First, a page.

In addition I came across seven areas of concern under section G. Possible Military Dimensions, where the Board of Governors called on Iran to work with the IAEA on resolving outstanding issues concerning the Iranian nuclear programme having possible military dimensions that are not allowed.
35. Based on the Agency’s continued study of information which the Agency has acquired from many Member States and through its own efforts, the Agency remains concerned about the possible existence in Iran of past or current undisclosed nuclear related activities involving military related organizations, including activities related to the development of a nuclear payload for a missile. Since the last report of the Director General on 25 February 2011, the Agency has received further information related to such possible undisclosed nuclear related activities, which is currently being assessed by the Agency. As previously reported by the Director General, there are indications that certain of these activities may have continued beyond 2004.40 The following points refer to examples of activities for which clarifications remain necessary in seven particular areas of concern:
• Neutron generator and associated diagnostics: experiments involving the explosive compression of uranium deuteride to produce a short burst of neutrons.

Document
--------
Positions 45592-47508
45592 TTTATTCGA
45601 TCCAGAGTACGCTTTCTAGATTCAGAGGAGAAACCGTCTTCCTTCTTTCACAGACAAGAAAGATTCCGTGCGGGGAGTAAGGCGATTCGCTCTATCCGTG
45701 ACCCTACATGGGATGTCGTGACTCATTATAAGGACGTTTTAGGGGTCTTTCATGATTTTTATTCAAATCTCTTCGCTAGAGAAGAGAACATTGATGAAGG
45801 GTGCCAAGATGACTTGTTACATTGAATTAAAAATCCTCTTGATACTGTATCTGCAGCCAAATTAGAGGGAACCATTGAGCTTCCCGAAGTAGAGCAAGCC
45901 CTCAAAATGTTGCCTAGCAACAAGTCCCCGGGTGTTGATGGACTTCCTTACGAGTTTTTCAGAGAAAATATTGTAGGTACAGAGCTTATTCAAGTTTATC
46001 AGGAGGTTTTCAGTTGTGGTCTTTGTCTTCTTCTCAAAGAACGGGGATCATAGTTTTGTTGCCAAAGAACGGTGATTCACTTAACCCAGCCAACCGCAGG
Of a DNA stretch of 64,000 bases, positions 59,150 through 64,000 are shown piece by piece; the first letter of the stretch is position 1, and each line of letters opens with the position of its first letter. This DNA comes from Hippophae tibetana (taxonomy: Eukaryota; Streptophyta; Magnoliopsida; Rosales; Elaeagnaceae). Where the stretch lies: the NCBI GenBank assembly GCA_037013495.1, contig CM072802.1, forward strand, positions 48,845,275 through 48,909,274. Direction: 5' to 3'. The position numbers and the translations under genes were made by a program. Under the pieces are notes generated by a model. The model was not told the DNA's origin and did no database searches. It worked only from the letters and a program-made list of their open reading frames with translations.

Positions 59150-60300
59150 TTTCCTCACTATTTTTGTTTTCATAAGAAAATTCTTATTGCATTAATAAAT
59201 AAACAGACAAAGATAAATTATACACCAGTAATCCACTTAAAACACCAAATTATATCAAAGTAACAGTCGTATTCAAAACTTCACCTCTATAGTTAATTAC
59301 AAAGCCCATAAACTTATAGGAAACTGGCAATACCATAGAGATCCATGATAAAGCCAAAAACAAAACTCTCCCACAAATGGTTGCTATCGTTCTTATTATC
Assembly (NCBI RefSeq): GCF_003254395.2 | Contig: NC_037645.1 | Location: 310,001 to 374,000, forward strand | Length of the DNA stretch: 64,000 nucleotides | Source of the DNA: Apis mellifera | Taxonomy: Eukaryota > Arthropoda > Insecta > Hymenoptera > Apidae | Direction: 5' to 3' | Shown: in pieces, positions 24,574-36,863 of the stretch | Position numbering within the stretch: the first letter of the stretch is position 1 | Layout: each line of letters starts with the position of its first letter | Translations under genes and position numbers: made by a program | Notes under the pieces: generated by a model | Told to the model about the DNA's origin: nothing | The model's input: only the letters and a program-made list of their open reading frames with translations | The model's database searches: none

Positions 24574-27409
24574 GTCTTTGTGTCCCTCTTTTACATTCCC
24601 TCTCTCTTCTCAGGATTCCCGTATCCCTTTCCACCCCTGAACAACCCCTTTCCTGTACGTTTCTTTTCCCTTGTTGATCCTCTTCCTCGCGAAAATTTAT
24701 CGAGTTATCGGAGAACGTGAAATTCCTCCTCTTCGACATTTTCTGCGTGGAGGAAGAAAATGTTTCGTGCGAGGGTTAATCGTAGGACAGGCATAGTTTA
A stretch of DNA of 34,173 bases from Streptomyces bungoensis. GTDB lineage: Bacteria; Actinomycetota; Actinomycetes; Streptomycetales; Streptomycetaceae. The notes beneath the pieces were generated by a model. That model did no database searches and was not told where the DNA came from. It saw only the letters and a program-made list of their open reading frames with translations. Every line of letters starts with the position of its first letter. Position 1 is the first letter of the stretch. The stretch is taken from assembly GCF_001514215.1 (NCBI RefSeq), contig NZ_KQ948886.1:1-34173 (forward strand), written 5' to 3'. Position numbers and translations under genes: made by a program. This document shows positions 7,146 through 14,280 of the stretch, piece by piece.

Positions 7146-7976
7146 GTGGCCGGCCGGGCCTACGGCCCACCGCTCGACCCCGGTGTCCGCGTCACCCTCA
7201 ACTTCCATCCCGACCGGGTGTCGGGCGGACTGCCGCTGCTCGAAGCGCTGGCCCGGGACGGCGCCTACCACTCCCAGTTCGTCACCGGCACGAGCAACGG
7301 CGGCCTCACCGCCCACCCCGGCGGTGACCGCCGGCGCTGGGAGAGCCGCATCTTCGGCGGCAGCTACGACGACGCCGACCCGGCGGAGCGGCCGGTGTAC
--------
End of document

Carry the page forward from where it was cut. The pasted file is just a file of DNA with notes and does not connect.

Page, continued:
• Uranium conversion and metallurgy: producing uranium metal from fluoride compounds and its manufacture into components relevant to a nuclear device.
• High explosives manufacture and testing: developing, manufacturing and testing of explosive components suitable for the initiation of high explosives in a converging spherical geometry.
• Exploding bridgewire (EBW) detonator studies, particularly involving applications necessitating high simultaneity: possible nuclear significance of the use of EBW detonators.
• Multipoint explosive initiation and hemispherical detonation studies involving highly instrumented experiments: integrating EBW detonators in the development of a system to initiate hemispherical high explosive charges and conducting full scale experiments, work which may have benefitted from the assistance of foreign expertise.
• High voltage firing equipment and instrumentation for explosives testing over long distances and possibly underground: conducting tests to confirm that high voltage firing equipment is suitable for the reliable firing of EBW detonators over long distances.
• Missile re-entry vehicle redesign activities for a new payload assessed as being nuclear in nature: conducting design work and modelling studies involving the removal of the conventional high explosive payload from the warhead of the Shahab-3 missile and replacing it with a spherical nuclear payload.” (Via IAEA Report from Director General on Iran and Implementation of the NPT Safeguards Agreement and relevant provisions of Security Council resolutions in the Islamic Republic of Iran)
It certainly will be interesting to see if Iran gets away with starting up a nuclear facility, one that seems to be intended for nuclear weaponry design and construction rather than energy and power. Hopefully the world will come together to ensure that Iran will not use nuclear power to destroy, but instead to advance technologically.
Nuclear Power In Iran, Uranium Enrichment And Nuclear Weapons